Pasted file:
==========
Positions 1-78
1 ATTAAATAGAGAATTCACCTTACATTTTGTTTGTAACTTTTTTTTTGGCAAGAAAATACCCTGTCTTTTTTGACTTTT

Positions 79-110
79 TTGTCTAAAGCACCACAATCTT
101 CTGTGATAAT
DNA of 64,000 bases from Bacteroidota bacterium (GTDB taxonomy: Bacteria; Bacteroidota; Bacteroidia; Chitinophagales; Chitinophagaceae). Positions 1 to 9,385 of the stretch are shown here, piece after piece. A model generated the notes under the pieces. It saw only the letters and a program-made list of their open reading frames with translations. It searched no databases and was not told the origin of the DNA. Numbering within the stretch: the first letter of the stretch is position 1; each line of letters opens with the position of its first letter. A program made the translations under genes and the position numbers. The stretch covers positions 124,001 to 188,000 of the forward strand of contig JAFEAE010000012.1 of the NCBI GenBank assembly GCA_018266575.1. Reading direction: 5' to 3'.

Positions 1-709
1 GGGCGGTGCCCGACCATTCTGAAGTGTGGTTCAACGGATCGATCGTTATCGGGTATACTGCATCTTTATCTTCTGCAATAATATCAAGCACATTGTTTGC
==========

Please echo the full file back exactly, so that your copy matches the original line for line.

Positions 1-78
1 ATTAAATAGAGAATTCACCTTACATTTTGTTTGTAACTTTTTTTTTGGCAAGAAAATACCCTGTCTTTTTTGACTTTT

Positions 79-110
79 TTGTCTAAAGCACCACAATCTT
101 CTGTGATAAT
DNA of 64,000 bases from Bacteroidota bacterium (GTDB taxonomy: Bacteria; Bacteroidota; Bacteroidia; Chitinophagales; Chitinophagaceae). Positions 1 to 9,385 of the stretch are shown here, piece after piece. A model generated the notes under the pieces. It saw only the letters and a program-made list of their open reading frames with translations. It searched no databases and was not told the origin of the DNA. Numbering within the stretch: the first letter of the stretch is position 1; each line of letters opens with the position of its first letter. A program made the translations under genes and the position numbers. The stretch covers positions 124,001 to 188,000 of the forward strand of contig JAFEAE010000012.1 of the NCBI GenBank assembly GCA_018266575.1. Reading direction: 5' to 3'.

Positions 1-709
1 GGGCGGTGCCCGACCATTCTGAAGTGTGGTTCAACGGATCGATCGTTATCGGGTATACTGCATCTTTATCTTCTGCAATAATATCAAGCACATTGTTTGC